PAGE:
From education to employment

Curricula must align with the needs of industry: Bridging the gap between industry and academia

After Prime Minister Boris Johnson promised to offer £3,000 ‘premiums’ to STEM teachers working in disadvantaged schools around the country, many professionals in the technology industry have been led to ask the question: is this really enough to encourage more people to pursue careers in the business of technology?

Although this promise is a step in the right direction, this move unfortunately fails to adequately address the problem of academia and industry continuing to be far too divided. What is required to solve this problem is a much more concerted, holistic approach towards inspiring young people into the tech sector, one that has diversity and inclusion at its core. With a growing demand for high-quality teaching and instruction throughout the whole education system, government and industry must work together in order to level up the workforce and address this issue.

By embracing this approach, the UK has an unprecedented opportunity to build on its position as a tech superpower, and as a country that should be setting the standard when it comes to diversity. This piece will outline the changes required to encourage the nation’s workforce to take centre-stage and truly thrive in an increasingly technology- and data-driven world.

Curricula must align with the needs of industry

All too often, what is being taught in educational institutions does not align with the needs of industry. This runs counter to the fact that the majority of students are entering industry at the end of the education process, and as such is an issue for prospective employees and employers alike – without the appropriate skills, it will be much harder for students to fulfil their potential in industry (one need only look at the well-publicised tech skills gap to understand the scale of the issue). After all, a lack of trainers will ultimately result in a lack of well-educated future professionals with the skills needed for roles in specialist fields such as cybersecurity.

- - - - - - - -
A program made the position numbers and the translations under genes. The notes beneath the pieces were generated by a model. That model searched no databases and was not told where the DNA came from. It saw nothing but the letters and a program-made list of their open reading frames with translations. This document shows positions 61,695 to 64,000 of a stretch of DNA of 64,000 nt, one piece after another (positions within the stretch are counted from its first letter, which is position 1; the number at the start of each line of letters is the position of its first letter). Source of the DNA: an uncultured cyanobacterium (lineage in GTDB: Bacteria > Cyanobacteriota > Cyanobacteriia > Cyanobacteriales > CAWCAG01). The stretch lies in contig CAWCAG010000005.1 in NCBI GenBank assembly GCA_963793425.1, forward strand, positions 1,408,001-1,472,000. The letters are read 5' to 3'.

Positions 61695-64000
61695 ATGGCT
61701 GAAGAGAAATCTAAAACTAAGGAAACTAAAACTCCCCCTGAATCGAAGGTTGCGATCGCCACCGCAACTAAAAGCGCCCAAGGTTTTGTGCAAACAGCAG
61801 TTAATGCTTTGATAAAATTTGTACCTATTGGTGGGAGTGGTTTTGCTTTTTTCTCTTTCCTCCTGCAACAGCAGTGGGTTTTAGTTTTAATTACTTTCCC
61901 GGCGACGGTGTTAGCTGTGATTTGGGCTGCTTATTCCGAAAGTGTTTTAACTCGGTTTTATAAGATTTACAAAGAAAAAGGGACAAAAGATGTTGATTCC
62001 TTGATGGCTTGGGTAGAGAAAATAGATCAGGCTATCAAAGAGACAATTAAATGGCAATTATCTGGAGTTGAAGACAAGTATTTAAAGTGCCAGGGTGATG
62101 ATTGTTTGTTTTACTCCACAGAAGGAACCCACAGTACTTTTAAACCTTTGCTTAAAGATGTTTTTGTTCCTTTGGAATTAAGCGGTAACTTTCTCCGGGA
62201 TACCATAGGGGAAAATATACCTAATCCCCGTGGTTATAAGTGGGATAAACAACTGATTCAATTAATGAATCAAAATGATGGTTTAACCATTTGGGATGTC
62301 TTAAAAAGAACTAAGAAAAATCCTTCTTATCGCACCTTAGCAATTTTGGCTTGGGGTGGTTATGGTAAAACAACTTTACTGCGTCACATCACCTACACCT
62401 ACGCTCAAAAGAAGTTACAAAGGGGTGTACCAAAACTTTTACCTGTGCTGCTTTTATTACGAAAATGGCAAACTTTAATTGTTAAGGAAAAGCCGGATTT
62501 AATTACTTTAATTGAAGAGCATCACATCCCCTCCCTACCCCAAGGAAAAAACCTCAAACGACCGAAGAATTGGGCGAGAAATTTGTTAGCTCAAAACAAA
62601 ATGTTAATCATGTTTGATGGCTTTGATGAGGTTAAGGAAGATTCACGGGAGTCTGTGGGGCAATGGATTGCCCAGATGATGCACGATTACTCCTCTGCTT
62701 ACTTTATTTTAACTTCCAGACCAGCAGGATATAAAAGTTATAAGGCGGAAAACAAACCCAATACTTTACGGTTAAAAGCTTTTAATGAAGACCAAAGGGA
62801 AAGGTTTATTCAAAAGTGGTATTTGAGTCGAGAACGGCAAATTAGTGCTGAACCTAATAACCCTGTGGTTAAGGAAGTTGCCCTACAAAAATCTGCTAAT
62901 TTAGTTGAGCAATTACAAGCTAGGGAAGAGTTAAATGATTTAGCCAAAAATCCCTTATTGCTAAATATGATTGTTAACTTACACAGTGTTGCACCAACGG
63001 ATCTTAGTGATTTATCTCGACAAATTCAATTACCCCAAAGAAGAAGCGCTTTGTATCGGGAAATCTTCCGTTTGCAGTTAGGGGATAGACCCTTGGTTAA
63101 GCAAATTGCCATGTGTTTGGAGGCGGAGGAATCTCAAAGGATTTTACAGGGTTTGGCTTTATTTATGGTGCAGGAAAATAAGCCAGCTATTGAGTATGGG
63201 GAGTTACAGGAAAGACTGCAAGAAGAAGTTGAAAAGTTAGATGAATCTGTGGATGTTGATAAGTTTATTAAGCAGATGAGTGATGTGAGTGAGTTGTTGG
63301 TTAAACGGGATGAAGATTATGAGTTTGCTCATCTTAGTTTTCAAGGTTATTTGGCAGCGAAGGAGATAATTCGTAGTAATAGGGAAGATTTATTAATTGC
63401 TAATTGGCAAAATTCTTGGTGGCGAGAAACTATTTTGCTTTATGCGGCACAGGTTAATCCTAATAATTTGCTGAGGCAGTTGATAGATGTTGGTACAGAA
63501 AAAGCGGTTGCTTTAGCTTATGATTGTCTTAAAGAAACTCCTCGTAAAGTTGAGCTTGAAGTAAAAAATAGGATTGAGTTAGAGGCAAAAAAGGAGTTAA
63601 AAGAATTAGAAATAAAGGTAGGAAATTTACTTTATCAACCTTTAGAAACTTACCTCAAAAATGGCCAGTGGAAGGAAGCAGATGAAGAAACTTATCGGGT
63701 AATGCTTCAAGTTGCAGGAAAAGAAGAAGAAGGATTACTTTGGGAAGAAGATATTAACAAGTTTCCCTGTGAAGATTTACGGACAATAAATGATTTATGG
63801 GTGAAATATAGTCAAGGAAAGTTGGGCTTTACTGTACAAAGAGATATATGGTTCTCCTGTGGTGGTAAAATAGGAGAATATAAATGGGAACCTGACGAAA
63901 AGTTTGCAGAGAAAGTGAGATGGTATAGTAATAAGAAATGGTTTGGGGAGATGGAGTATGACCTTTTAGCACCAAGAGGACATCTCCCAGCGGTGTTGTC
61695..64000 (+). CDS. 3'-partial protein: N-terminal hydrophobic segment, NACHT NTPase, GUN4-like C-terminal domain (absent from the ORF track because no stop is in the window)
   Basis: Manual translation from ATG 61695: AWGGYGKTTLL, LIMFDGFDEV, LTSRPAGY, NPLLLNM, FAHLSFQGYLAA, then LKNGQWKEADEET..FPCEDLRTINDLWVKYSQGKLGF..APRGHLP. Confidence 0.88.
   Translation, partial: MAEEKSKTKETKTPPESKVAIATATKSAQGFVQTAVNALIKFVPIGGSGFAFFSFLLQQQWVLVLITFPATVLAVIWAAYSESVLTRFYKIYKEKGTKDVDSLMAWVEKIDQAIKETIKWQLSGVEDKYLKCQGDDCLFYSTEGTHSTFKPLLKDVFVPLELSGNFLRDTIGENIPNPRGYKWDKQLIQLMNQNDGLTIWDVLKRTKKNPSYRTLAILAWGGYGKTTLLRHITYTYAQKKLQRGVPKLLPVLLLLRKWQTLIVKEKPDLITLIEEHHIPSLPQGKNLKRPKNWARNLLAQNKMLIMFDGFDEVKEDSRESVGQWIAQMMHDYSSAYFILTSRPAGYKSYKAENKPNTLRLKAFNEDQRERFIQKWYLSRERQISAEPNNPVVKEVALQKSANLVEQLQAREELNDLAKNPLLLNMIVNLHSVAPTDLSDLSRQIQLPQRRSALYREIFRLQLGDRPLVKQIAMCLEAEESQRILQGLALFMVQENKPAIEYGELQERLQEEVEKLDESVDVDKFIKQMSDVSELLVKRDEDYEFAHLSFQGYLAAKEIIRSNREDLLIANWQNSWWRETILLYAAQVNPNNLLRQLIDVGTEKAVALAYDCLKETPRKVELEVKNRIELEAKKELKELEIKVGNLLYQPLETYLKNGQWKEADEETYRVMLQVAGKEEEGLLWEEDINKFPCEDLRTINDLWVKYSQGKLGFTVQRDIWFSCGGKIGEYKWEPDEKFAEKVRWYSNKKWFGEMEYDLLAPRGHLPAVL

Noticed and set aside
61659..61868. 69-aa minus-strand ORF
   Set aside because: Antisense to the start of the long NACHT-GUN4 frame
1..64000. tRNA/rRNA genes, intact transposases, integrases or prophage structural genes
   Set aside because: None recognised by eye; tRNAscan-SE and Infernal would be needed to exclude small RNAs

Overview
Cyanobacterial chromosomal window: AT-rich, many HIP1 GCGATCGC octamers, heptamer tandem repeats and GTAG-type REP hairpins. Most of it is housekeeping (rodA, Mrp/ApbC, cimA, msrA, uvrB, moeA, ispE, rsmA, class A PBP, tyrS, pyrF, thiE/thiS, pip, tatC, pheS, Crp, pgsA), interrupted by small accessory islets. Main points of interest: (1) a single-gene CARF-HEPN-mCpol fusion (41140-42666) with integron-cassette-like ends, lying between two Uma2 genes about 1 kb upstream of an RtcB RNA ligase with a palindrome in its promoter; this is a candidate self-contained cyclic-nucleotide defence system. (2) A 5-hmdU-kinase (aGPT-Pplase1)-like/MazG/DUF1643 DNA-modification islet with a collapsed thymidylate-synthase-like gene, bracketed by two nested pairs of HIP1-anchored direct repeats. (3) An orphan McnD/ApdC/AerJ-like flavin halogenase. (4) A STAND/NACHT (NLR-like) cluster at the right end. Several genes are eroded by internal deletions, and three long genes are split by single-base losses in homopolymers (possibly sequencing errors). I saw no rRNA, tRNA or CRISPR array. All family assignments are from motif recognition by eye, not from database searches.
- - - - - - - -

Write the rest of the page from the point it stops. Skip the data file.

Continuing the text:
Take action on upskilling or risk jeopardising career pathways

There is a need, therefore, to balance content delivery with transferable, real-life skills. To make sure that students are best prepared to enter industry, it’s crucial to ensure a mix between industry and classroom, rather than focusing solely on content delivery over hands-on training that prioritises growth, innovation and continuing professional development (CPD) even in vocational subjects. Without a full understanding of the desperate hiring situation in the tech industry and need for upskilling, the current education system risks starting students off in an uphill battle when it comes to their career pathways.

Diversity is key to bringing more skilled educators through the door

We also need to make huge progress on training diversity, and fast. For instance, coding courses are currently often disproportionately emphasised and seen as a one-stop shop over issues such as governance, risk and compliance. These considerations carry far greater significance than coding in most real-life professional scenarios, and yet are not being prioritised sufficiently.

However, this need for diversity is by no means exclusive to training. It applies to representation too – after all, if we can’t get different people through the door of the industry, we can’t expect different results.For example, we need to encourage more women into STEM subjects at a sixth-form level to encourage them to pursue careers in the long term. A huge part of this will be encouraging industry-aligned certifications and apprenticeships, and incentivising employers to actively seek out apprentices in their hiring practices. By encouraging employers to hire a more diverse range of candidates with differing qualifications, industry representation can grow, bringing new expertise and talent through the doors in the process.